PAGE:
Step 6: Accessing all the employees using the GET method. We can fetch all the employees by sending a get request by specifying the route of the resource and a callback function that handles the request.

app.get(route, (req,res)=>{
})

To retrieve all the employees, we have to find the employees and read them from the database.

<ModelName>.find({conditions},function(err,results){
// Using the result
});

Add the following code to your existing app.js file. 

app.js




// Fetching all the employees  
  
app.get("/employees", (req, res) => {
    EmployeeData.find((err, foundEmployees) => {
        if (!err) {
            res.send(foundEmployees)
        } else {
            res.send(err);
        }
    })
})

Step to run the application: Start your application by running the following command.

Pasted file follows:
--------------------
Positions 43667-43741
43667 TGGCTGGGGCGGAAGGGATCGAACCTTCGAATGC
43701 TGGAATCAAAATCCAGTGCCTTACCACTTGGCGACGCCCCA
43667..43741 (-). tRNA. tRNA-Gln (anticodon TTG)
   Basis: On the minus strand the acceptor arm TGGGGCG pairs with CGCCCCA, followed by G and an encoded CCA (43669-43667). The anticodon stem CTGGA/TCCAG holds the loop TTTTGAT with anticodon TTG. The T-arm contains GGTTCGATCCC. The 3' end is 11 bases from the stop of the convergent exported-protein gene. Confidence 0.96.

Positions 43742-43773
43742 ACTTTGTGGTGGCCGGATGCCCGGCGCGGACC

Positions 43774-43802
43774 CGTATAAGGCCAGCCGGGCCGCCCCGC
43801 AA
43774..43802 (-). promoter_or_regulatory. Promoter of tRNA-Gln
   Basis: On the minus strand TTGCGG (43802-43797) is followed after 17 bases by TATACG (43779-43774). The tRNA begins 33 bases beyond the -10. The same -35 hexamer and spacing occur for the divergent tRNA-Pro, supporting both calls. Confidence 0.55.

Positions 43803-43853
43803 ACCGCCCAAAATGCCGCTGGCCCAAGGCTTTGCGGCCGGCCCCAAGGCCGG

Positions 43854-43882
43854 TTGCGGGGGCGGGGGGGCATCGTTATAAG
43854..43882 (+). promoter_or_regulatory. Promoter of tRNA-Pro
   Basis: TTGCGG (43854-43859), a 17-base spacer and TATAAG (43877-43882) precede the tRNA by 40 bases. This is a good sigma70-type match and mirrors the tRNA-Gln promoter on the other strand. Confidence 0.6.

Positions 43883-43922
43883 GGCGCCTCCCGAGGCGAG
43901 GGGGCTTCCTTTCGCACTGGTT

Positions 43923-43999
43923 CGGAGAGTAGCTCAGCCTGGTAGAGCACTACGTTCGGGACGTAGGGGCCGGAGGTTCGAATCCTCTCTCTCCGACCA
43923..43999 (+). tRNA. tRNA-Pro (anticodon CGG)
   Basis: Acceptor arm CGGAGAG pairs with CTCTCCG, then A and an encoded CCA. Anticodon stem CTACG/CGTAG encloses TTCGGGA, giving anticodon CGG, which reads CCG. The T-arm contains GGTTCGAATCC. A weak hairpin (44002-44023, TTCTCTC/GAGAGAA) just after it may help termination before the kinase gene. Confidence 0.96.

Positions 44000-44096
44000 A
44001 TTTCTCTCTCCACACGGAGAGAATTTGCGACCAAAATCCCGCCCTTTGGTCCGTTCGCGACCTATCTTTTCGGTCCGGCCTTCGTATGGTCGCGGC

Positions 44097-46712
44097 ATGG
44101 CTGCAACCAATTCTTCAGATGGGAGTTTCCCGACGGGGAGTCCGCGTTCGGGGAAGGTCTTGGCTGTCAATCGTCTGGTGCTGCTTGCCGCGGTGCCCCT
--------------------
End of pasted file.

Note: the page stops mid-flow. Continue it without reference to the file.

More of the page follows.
node app.js

Output: We can access the employees at localhost:3000/employees. 

Fetching all the employees by sending a GET request 

Step 7:  Create a new employee using the POST method. We will create a new employee that will be added to the database. Here, the client sends data to the server. We don’t have a front-end yet, but we do have a server that has access to our database. We will test our API using Postman, rather than creating a form or a front end. Our goal is to send a post request to our server.

We will use the post method:

app.post(route,(req,res)=>{
   ...
})

Once the client sends the post request we need to grab that data by req.body.

Head over to postman and send a post request to localhost:3000/employees. Under the body tab, change the encoding to form-url coding, and add the employee_name, employee_department, and employee_salary in key, along with the value that represents the data that we want to send along with the request.